That doesn't factor in the use of Chemical weapons, which FDR was against, and no one wanted to give the Germans an excuse to use them. Once both of them (FDR and the Krauts) were out of the picture, and after Iwo Jima and Okinawa, Chemical weapons became very viable. The Japanese had pretty sorry to non-existant chemical protection for it's troops, let alone it's civillian population.

This dosen't adress political factors, like the Soviets, or the over one million Jap troops in China you'd still have to deal with directly, rather than them surrendering under the Emperor's orders. No surrender means you'd still have to deal with that million-man army in China AFTER reducing Japan's home islands.

The way it worked out was the best way it could have.

Link Posted: 2/25/2008 6:50:27 AM EDT
I don't have the details available, but is my understanding that more Japanese were killed on the home islands by other means (primarily fire bombings, or possibly fires caused by bombings) than the number killed by the nuclear bombs. The casualties from other means just didn't get the attention of the Japanese all at once like the a-bombs did.
Link Posted: 2/25/2008 7:22:00 PM EDT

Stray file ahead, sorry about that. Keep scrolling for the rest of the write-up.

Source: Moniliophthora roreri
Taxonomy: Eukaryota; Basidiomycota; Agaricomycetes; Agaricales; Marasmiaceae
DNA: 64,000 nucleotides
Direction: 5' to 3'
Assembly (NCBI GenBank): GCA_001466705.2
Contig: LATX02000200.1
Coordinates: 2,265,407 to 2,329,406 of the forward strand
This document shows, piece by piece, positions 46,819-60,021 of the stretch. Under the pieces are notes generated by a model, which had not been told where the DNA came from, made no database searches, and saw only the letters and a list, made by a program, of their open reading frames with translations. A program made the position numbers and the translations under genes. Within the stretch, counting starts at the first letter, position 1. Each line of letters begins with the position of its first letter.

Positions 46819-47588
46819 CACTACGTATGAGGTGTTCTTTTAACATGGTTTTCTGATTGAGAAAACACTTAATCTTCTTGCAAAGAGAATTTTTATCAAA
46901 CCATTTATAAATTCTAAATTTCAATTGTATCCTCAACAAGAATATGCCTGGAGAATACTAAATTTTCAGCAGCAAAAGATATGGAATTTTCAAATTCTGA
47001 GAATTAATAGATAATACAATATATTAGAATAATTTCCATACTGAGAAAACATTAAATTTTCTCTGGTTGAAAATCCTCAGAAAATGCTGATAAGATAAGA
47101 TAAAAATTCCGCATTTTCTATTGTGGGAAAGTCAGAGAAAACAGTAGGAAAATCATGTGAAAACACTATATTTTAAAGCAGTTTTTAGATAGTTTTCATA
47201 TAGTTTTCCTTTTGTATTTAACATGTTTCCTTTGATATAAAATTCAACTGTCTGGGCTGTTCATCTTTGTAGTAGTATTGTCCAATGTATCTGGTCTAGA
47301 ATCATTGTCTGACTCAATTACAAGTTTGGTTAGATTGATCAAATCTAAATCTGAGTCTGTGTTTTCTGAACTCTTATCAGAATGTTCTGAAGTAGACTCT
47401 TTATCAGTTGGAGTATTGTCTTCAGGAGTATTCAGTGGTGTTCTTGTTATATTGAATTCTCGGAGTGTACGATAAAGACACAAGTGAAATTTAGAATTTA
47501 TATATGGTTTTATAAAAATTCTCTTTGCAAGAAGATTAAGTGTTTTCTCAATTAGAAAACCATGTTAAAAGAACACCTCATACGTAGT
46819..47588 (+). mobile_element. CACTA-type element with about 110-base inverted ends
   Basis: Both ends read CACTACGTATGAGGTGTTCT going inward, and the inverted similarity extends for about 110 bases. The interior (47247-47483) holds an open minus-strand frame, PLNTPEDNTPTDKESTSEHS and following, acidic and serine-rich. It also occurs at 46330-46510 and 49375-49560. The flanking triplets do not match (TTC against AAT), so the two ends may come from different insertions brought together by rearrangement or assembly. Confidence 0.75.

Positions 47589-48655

Originally Posted By RolandofGilead:
I hate that children and innocents were killed. I believe there is no moral justification for it. Wrong is wrong.
(wait, before you flame me!)
Of course this isn't specific to nuclear weapons, and purposeful bombing of civvies I hate.
HOWEVER- had we not done it, as already stated, millions would have died. The USA may not have been able to withstand this burden and we could have lost.
I believe that because of the circumstances, we were forced to do something that was was morally wrong in order to survive.
I'm glad we did it, although it pains me to know we killed children and civilians.
I probably didn't explain my thoughts very well, sorry about that.

Thank God for precision munitions that limit the killing of innocents.



I'm sort of inclined to agree with you ... till I remember those captured Aussie Nurses who were machine gunned on the beach.
Fuck'em ... the bastids got off light.
But ultimately, I too am grateful we have those precision munitions.
Link Posted: 3/7/2008 8:15:45 AM EDT
The firebombing of Dresden Germany and Tokyo Japan may have killed more civilians than the 2 nukes.

Obviously we targeted civilian populations with our bombers and killed hundreds of thousands of women and children and old men.


Now days if a soldier kills one single civilian non-combatant, it will be on the front page of the newspapers and on the TV news. That soldier may face court-martial and even murder charges.

What happened?


Link Posted: 3/7/2008 9:36:32 AM EDT

Originally Posted By Scamp:
The firebombing of Dresden Germany and Tokyo Japan may have killed more civilians than the 2 nukes.